Not every automotive case Allen Stewart P.C. handles is breach of warranty. Odometer fraud is a growing concern in the United States, with more than 450,000 vehicles sold every year with false odometer readings according to the National Highway Traffic Safety Administration. Miles driven on a vehicle determine how much wear and tear the vehicle has withstood and, thusly, how much the vehicle is worth. Odometer tampering obscures that wear and tear, hampering the customers’ ability to make an informed purchasing decision.
The federal Truth in Mileage Act (TIMA) requires motor vehicle sellers provide an odometer disclosure statement at the time of sale or transfer of ownership. This is one of the many forms a car buyer signs when buying a vehicle; it is the seller stating clearly how many miles are on the vehicle and the buyer agreeing. Odometer disclosures are required on all passenger vehicles, pickup trucks, motor homes, motorcycles, and trucks with a Gross Vehicle Weight Rating less than 16,000 pounds that are less than ten years old.
Certain vehicles are exempt from odometer disclosures, including vehicles 20 years or older, vehicles with Gross Vehicle Weight Ratings over 16,000 pounds, snowmobiles, all-terrain vehicles, vehicles that are not self-propelled, or in the case of a title transfer in which at least one of the registered owners is staying the same, except when the title submitted is from out of state.
Odometer disclosure statements must show the odometer at the time and date of transfer. It must also show the year, make and model of the vehicle, the buyer’s name and address, and the signatures of both the buyer and seller. The disclosure must state whether the shown mileage is accurate, inaccurate, or is in excess of the odometer’s mechanical limits.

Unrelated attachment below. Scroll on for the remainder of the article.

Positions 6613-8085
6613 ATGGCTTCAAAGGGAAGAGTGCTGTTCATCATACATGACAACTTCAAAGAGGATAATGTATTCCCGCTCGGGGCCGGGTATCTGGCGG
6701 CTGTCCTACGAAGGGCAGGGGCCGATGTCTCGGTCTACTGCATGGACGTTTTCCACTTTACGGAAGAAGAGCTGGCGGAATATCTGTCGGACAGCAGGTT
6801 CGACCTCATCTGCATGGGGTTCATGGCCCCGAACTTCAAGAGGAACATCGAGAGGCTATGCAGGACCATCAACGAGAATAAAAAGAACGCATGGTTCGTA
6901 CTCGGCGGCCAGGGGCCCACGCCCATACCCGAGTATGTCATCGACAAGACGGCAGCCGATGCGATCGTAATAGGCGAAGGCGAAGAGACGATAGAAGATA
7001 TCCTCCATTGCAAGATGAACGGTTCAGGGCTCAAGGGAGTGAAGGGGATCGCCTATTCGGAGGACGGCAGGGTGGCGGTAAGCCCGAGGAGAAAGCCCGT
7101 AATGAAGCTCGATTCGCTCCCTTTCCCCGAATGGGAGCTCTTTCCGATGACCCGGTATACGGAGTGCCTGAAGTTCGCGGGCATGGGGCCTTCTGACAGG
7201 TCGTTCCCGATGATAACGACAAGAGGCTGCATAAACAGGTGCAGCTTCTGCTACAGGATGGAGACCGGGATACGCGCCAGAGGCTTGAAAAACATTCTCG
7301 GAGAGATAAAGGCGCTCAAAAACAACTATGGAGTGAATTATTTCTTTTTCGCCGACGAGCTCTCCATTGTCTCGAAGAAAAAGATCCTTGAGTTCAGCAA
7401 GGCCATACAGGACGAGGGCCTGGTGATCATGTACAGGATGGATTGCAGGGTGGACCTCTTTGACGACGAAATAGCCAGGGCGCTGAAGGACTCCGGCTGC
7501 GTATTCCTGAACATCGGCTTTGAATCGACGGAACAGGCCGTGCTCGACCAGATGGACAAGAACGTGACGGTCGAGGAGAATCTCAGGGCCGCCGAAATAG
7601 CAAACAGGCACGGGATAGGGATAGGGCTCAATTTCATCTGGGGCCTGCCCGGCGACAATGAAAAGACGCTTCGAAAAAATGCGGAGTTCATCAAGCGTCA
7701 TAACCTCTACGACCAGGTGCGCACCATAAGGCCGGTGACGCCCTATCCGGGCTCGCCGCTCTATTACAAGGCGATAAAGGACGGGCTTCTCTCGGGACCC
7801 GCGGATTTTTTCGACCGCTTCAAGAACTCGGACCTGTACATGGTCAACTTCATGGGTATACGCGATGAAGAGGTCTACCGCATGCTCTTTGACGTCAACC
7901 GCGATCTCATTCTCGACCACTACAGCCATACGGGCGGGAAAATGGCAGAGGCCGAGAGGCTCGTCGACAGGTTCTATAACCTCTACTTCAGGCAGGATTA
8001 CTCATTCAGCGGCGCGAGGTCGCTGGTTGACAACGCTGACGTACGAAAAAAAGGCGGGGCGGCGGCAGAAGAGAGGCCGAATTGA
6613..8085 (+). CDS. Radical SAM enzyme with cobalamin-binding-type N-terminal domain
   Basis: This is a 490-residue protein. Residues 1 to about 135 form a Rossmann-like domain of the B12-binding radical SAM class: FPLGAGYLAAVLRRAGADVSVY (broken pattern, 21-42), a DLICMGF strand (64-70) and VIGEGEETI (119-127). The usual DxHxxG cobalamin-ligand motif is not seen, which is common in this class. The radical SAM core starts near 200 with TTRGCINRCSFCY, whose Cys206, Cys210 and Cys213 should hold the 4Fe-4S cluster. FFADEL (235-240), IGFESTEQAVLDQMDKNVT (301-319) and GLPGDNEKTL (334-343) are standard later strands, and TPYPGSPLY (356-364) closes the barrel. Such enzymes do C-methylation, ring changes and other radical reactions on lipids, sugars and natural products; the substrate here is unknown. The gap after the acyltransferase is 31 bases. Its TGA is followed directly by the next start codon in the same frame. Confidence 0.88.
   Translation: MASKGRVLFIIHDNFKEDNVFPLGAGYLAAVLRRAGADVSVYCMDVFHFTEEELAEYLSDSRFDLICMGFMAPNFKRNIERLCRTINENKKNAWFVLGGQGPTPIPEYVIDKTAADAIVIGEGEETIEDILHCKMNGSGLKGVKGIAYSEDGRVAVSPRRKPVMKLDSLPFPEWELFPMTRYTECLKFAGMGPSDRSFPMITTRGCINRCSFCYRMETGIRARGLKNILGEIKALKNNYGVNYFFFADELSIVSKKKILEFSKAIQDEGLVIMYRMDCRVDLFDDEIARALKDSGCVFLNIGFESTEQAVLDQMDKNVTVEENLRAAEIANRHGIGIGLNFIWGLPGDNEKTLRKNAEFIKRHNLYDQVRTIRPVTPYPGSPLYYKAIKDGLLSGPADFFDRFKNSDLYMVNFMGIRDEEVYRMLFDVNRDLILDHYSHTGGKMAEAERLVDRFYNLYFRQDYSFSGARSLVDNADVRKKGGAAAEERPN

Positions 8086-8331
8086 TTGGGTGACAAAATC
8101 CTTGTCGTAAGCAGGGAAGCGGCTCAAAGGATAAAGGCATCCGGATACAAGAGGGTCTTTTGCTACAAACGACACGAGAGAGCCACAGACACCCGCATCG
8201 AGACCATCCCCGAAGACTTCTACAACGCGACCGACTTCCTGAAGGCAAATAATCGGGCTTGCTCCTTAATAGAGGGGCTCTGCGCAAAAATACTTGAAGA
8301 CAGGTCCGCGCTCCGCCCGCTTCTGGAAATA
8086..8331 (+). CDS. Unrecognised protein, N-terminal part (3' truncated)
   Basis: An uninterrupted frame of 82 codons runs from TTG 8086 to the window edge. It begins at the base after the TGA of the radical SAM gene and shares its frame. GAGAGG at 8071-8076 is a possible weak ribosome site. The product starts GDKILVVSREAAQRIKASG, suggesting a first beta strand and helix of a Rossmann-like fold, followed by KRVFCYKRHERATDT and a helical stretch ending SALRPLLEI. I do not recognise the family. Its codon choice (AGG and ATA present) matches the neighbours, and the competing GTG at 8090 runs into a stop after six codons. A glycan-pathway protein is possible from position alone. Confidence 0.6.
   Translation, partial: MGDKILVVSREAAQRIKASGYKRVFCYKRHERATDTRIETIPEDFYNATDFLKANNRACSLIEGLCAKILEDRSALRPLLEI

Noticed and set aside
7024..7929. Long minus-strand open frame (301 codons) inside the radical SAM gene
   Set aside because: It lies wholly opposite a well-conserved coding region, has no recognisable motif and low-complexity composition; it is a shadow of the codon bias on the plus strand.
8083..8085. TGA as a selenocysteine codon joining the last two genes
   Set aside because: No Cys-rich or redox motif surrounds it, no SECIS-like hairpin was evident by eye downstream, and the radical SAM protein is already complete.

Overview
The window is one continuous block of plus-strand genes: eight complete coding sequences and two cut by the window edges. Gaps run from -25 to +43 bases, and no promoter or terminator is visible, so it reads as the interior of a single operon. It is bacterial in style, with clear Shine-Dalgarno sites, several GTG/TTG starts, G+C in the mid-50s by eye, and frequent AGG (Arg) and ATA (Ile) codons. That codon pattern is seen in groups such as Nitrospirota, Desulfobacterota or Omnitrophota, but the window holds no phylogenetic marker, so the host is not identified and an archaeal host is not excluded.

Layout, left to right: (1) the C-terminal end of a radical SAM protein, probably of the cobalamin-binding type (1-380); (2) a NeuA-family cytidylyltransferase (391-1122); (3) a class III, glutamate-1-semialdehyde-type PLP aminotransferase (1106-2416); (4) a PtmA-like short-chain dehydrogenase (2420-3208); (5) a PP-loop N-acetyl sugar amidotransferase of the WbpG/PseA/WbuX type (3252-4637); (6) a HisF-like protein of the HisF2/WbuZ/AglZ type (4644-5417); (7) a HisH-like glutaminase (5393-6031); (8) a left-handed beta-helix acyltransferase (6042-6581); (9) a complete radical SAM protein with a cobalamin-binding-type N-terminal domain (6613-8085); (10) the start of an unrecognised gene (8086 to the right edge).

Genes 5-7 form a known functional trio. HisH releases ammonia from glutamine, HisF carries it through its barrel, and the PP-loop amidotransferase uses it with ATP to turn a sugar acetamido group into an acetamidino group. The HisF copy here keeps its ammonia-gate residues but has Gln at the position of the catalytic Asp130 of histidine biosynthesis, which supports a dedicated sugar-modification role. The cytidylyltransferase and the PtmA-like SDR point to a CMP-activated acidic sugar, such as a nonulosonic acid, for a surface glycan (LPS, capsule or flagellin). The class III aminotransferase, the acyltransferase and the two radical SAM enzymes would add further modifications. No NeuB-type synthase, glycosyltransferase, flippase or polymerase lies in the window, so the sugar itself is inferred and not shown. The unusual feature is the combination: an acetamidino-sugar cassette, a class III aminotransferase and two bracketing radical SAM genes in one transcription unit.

Previously the limit was vehicles 10 years or older, however the federal rules changed effective Jan. 1, 2021. This rule applies to vehicles year model 2011 or newer. This means a vehicle will not be exempt from odometer disclosure statement requirements until the vehicle is 20 years old. For example, a 2011 model year vehicle won’t be exempt from odometer disclosure until 2031.
Odometer tampering is a serious problem and as such carries serious penalties. A federal odometer fraud conviction can include fines up to $10,000 for each violation, with each altered odometer counting as a separate instance. A conviction also opens the perpetrator to civil lawsuits from anyone they defrauded, with the law allowing damages three times the amount of actual damages or $10,000, whichever is greater. Most importantly anyone found guilty of willfully engaging in odometer fraud can be sentenced to three years in federal prison.
Consumers who inadvertently purchased a vehicle with an inaccurate odometer reading who believe they were intentionally defrauded can seek legal recourse. Texas consumers, for example, can seek redress through the Texas Deceptive Trade Practices Act (DTPA). The act, signed into law in 1973, allows consumers to fight back against false or misleading business practices and get compensation for damages. These malicious practices can include odometer tampering or odometer fraud.
If you believe your vehicle had its odometer tampered with, or you were sold a vehicle under inaccurate pretenses, contact Allen Stewart P.C. today. Our experts are standing by to offer free claims evaluations.